- Standards &
- Grants, Programs
- Awards &
- Media &
FAQ: How long is the internship?
Answer: A few universities require multiple full-year internship experiences; most universities require a one-semester internship. This should become clear to interns as they matriculate through their programs.
FAQ: Do I have to complete an internship in both the elementary and the secondary setting?
Answer: This depends on each specific university program and the certification that is awarded. Although most universities require that an internship be completed at both the elementary and secondary levels, there are some programs that specialize in either elementary or secondary teaching. Some programs may require internship at elementary, middle, and high school levels.
FAQ: How do I know what units of instruction I will be teaching? Do I get to choose or do I have to follow the cooperating teacher's plans?
Answer: Most often the curriculum that is in place at the cooperating teacher's school is to be followed during your internship. Due to facility scheduling constraints, secondary programs have little flexibility on units to be taught at specific times. Elementary programs may have more flexibility on when a specific unit of instruction is taught.
FAQ: Do I get spring break when the university is scheduled for spring break?
Answer: You will follow the school district schedule if different than the university schedule. You will have vacation breaks when they are scheduled in your school district.
FAQ: What if I cannot get along with my cooperating teacher – even though I have tried everything?
Answer: Your university program will make every effort to place you with highly qualified cooperating teachers who are educated and enthusiastic to work with interns. As you work with your cooperating teacher and school, use your personal and professional skills to attempt to work through any challenges you may encounter. Although extremely uncommon, a placement may not work. If and when you feel as though you have exhausted your options, contact your university supervisor. Your university supervisor will work with you and with the cooperating teacher to mediate problems. As a last resort, you may be removed from the setting and placed elsewhere.
FAQ: Do I have to go through any kind of training to be a University Supervisor?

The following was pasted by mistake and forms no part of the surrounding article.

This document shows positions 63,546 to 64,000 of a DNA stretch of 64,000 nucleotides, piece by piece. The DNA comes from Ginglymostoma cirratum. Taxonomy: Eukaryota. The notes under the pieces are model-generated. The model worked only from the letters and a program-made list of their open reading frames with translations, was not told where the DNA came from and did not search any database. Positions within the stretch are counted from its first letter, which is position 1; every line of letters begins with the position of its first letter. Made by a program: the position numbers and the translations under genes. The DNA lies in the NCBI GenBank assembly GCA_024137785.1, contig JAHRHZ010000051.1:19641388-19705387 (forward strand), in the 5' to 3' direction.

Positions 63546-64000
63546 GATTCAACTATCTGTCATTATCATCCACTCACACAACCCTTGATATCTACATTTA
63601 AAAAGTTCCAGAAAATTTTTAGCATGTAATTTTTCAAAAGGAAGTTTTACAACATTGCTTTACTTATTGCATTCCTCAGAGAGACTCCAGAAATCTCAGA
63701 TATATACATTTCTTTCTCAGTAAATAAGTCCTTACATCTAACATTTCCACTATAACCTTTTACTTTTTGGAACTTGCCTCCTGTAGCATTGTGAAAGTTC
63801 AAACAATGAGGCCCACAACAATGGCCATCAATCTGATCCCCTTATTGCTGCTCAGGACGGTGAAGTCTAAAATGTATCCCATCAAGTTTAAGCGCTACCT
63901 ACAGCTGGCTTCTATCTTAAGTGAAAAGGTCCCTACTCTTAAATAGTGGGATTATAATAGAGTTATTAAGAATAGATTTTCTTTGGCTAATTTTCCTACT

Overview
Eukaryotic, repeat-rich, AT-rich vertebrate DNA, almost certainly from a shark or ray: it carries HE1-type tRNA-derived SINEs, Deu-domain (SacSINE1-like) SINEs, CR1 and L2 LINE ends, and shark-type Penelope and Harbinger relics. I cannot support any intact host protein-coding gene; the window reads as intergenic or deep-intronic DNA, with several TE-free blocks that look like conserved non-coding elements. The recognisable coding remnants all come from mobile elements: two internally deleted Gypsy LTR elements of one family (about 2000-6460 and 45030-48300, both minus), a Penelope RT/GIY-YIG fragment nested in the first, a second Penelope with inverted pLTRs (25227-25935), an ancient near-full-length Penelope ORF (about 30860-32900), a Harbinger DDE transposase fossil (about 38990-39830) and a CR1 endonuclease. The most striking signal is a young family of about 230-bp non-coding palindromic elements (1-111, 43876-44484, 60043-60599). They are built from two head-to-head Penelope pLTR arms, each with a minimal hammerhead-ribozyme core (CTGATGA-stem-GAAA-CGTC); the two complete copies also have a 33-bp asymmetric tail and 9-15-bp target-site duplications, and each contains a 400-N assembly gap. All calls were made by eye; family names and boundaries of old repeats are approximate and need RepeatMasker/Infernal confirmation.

Answer: Most colleges have either an orientation session or an informal overview with the coordinator of the internship program. Check with the coordinator.
FAQ: How often do I need to see each intern?
Answer: It depends on the college policy and varies from 4-8 times. You should establish a schedule in which you can see the intern on a regular basis and more often if an intern is struggling.
FAQ: Does this supervision count in my job description load?
Answer: This, too, depends on the department and college guidelines. You should check with the chair of your department.
FAQ: What if the intern is not getting along with the Cooperating Teacher?
Answer: You need to ensure that collaborative observations and briefings occur between all participants so that you can gauge what is going on. Sometimes you may have to intervene on the behalf of the intern or the Cooperating Teacher. If needed, there is probably a college policy of how to proceed if you need to move the intern to another school and Cooperating Teacher.
FAQ: How many times do I have to formally assess/evaluate the intern?
Answer: The college policy will identify how many times. Even when informally assessing, it is helpful to leave the intern and Cooperating Teacher with a written assessment.
FAQ: What if I've never supervised PE before?
Answer: Begin with reviewing the Beginning Teaching Standards, Best Practices, and Administrator Eval. available.
FAQ: How long do I need to teach in order to be a cooperating teacher?
Answer: This varies from state to state, from university to university, and from district to district. In many cases, a teacher must teach full time for at least three years in order to qualify.
FAQ: Do I get paid to be a cooperating teacher?
Answer: It depends on the local policies. In some cases, cooperating teachers receive a stipend for supervising an intern. You should check with your district administration and/or the university.
FAQ: Can I earn college credits for being a cooperating teacher?
Answer: This, too, depends on the state and university, but some places are able to provide this.
FAQ: Do I have to go through any kind of training to be a cooperating teacher?
Answer: Some districts and universities require "mentorship" training in order to serve as a cooperating teacher. You should check with your district administration and/or the university.
FAQ: What if my intern does not demonstrate appropriate progress during the internship. Is he/she withdrawn?
Answer: It is hoped that a candidate for teaching is not advanced to the internship if appropriate progress has not been made during prior coursework, practica or field experiences. However, if an intern is in the internship and is not demonstrating progress, the intern can be withdrawn. Hopefully, the decision to discontinue an internship is a group decision made by the intern, the cooperating teacher and the university supervisor. Of course, regular, accurate and direct feedback will assist the intern throughout the internship to know if withdrawal is recommended. There may be some instances where the intern is withdrawn for other reasons, as well.
Documents from physical education teacher education and college of education at the University of Idaho and Western Washington University were used to guide this section.